The Second Disc

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The Second Disc Buyers Guide: The 100 Greatest Reissues of All Time, Part 11 (#50-46)

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And so starts the second half of our 100 Greatest Reissues feature! We’ve taken Rolling Stone‘s list of the 100 greatest albums of all time from 2003 and scoured the history of each one on compact disc, making note of masterings, packaging and bonus tracks wherever possible. These next five are some of the definitive statements in their respective genres, from rock to rap to reggae to jazz; we’re sure there’s something for everyone in this entry!

50. Little Richard, Here’s Little Richard (Specialty, 1957)

With a handful of nonsensical syllables – “A-wop-bop-a-loo-bop-a-lop-bop-bop” – Richard Penniman helped shape rock and roll forever. Two years of killer singles and definitive performances of the genre culminated in Here’s Little Richard, his first long-playing record. (Believe it or not, it was one of his only for Specialty Records; after another self-titled album the next year, he would turn his back on rock for gospel music, and would spend much of his career between the two.) In addition to “Tutti Frutti,” key tracks included “Rip It Up,” “Ready Teddy” and the equally iconic “Long Tall Sally.”

Despite its deserved status in the rock canon, Here’s Little Richard is sort of a subdued title on CD. First released by beloved U.K. label Ace in the late ’80s (CDCHM 128), that release remains in print. A Mobile Fidelity hybrid SACD release (UDSACD 2028, 2006) paired Here’s Little Richard with its self-titled follow-up; both are found together on CD in this set by the import Hoodoo label. (A Mobile Fidelity vinyl pressing – MFSL 1-287 – also exists.) Completists will want to check out two boxes entitled The Specialty Sessions that exhaustively chronicle this fertile period in rock history: a hard-to-find six-disc version by Ace (ABOXCD 1, 1989) and a slightly easier-to-find triple-disc set on Specialty 8508, released a year later.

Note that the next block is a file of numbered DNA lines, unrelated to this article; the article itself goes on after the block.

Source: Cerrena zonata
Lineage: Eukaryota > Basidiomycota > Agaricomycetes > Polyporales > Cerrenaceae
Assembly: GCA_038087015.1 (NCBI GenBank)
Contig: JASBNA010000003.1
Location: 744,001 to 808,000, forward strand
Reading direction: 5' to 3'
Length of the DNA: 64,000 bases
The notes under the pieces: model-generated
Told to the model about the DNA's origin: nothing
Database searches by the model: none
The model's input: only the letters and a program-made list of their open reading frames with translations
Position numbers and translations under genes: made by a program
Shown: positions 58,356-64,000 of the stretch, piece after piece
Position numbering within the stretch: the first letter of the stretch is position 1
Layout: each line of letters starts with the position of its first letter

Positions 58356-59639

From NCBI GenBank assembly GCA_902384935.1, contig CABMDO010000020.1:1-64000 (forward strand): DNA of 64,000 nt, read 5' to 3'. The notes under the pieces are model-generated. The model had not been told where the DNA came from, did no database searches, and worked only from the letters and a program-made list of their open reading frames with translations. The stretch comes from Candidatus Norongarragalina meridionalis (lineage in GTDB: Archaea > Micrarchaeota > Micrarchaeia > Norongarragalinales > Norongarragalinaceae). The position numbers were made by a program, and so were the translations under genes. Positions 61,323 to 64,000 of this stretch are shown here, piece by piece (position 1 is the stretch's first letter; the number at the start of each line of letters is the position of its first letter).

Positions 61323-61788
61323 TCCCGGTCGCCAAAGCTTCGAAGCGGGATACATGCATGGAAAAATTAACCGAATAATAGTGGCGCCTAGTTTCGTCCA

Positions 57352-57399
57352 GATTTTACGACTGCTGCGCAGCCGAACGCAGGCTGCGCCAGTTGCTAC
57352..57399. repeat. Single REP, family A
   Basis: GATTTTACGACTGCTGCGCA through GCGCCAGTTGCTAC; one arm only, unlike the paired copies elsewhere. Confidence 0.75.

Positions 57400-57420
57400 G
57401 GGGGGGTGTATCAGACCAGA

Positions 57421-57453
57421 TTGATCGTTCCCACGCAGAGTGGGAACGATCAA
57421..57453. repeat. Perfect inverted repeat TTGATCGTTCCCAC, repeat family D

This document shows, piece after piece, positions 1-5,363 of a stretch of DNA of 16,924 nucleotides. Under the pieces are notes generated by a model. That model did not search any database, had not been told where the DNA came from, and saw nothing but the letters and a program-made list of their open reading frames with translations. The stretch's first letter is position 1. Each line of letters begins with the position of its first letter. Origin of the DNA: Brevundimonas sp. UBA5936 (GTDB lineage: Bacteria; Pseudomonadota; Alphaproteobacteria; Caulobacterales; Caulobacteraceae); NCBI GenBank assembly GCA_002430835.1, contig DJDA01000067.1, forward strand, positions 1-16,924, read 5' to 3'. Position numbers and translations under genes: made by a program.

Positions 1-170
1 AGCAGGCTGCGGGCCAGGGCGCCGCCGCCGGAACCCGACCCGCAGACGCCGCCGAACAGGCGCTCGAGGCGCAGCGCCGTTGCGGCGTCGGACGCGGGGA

49. The Allman Brothers Band, At Fillmore East (Capricorn, 1971)

On the surface, The Allman Brothers looked like your typical Southern-fried rock band. Digging deeper, though, they were a strong band with deep connections to each other onstage. Their work over two nights at the Fillmore East in March of 1971 suggests a jazz collective as much as good ol’ boys, and the subsequent live album, with its insanely prodigious extended jams (some stretching all the way to 20 minutes), was one to listen to no matter how much you liked country. The Fillmore shows also proved ripe for the group’s subsequent album, Eat a Peach – which featured extras from the shows (including the half-hour “Mountain Jam,” extended over two sides of vinyl!) – as well as the sound systems of fans everywhere, with the alternately mixed and edited quadrophonic pressings of the album serving as a treat to early adopter audiophiles.

The first CD release of At Fillmore East was a double-disc set in Europe on Polydor (823 273-2) in 1986. Dennis M. Drake receives digital mastering credit. In 1989, the Dreams box set (Polydor 839 417-2) featured two tracks from the original LP (“Whipping Post” and “In Memory of Elizabeth Reed”), as remixed from the quadrophonic masters. It also included an unreleased track from those March 13-14 shows, “Drunken Hearted Boy.” The Fillmore tracks from At Fillmore East, Eat a Peach and Dreams, along with one other track (“Don’t Keep Me Wonderin’,” first released on 1972’s Duane Allman: An Anthology), were re-edited and remixed for 1992’s The Fillmore Concerts (Polydor 314 517 294-2); that same year, Mobile Fidelity Sound Lab remastered the original album on two gold CDs (UDCD 2-558).

In 1997, the original album, remastered by Suha Gur, was released on CD as Capricorn 314 531 260-2. The next year, a DTS CD (DTS Entertainment 710215 4410 2 3) provided the first CD edition of the album with the original quadrophonic mix. Gur remixed and remastered the Fillmore material yet again for a Deluxe Edition (again, with one more track, “Midnight Rider” from Duane Allman: An Anthology II). That set (Mercury B0000401-02, 2003) was followed a year later by a hybrid SACD version (Mercury B0000400-36) of the original album – the final word, for now.

After the jump, it’s all about the rhythm and the rebel, in more ways than one!